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The celebrated Mountbatten necklace in emeralds and diamonds, Edwina, the Countess Mountbatten of Burma wore this elegant necklace at the Coronation of Queen Elisabeth II in 1953. This necklace was made by Boucheron, Paris in the early 1950s. The nine step-cut emeralds are oblong-shaped with cut corners, suspended as pendant drops from a diamond collar composed of interlaced, undulating sections of circular- and baguette-cut diamonds, the whole graduating from the centre.

Cartier Ocean Waves Tiara c1904. Owned by Lord Henderskelfe. Diamonds and platinum. (Loaned to VA Museum for "Tiaras" exhibit)

Ci-contre, diadème asymétrique au motif d’épis de blé balayés par le vent, dans le goût de l’impératrice Joséphine, or, argent et diamants, attribué à Nitot, circa 1810, Collection Chaumet Paris.

Faberge Houston Museum of Natural Science Fabergé: Imperial Jeweler to the Tsars Exhibit

A diamond bow brooch, originally part of the “Diamants de la Couronne”, it was made by François Kramer

Previously undiscovered photo of undocumented Russian Crown Jewels were recently discovered in the USGS library. The photo appear in a 1922 album called “Russian Diamond Fund,” that was uncovered in the rare book room of the library. This brooch was one of the four undocumented jewels. Photo courtesy of USGS.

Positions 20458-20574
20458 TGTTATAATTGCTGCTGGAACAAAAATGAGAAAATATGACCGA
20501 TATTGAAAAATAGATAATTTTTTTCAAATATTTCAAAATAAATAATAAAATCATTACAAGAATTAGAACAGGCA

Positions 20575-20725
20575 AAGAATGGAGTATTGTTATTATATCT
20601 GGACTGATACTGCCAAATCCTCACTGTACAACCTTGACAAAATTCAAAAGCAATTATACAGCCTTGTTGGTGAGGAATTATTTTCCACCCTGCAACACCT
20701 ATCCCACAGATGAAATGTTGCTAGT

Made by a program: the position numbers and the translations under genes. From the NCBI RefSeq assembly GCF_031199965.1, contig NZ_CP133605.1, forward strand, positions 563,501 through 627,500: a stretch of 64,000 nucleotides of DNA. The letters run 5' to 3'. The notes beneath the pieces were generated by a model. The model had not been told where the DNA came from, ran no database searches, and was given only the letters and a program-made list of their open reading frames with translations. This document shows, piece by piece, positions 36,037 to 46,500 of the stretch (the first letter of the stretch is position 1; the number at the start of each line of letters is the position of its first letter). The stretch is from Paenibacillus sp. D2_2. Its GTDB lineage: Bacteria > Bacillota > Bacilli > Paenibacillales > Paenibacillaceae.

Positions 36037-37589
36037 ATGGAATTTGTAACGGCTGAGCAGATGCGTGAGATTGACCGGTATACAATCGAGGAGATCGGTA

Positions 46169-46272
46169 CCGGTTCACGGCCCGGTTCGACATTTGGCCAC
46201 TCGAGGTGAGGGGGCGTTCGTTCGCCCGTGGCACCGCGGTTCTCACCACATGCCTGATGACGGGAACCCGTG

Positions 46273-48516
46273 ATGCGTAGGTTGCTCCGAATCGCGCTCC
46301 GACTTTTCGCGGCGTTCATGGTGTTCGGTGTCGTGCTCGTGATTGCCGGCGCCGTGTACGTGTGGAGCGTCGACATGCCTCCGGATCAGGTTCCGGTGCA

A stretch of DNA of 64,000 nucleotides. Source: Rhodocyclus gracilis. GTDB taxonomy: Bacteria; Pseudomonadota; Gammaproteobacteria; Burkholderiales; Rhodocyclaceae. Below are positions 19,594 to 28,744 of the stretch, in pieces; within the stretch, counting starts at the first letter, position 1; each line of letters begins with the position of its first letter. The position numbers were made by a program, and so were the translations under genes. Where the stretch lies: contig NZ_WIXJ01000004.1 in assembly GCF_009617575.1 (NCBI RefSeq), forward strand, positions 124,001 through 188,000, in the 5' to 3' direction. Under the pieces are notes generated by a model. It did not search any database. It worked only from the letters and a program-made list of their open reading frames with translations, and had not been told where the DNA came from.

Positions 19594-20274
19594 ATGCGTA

Created by Theodore Fester in 1855, the gold-and-silver-setting rose has about 250 carats of diamonds and was created for Princess Mathilde Bonaparte, Napoleon's niece. She owned one of Paris' most distinguished literary and artistic salons. When she died in 1904, the piece was auctioned and eventually sold by Cartier to Mrs. Cornelius Vanderbilt III, of the railroad Vanderbilts, who wore it at the waist or bodice for portraits and other formal occasions in her role as “Queen of Society.”

Photo: Parure D’Olga, Princess Paley. Cartier, 1912. Aigrette, collier et ornement de corsage en aigues-marines et diamants. Par Anne-Sophie Mallard

19th century diamond ring, possibly by C. S., Paris, France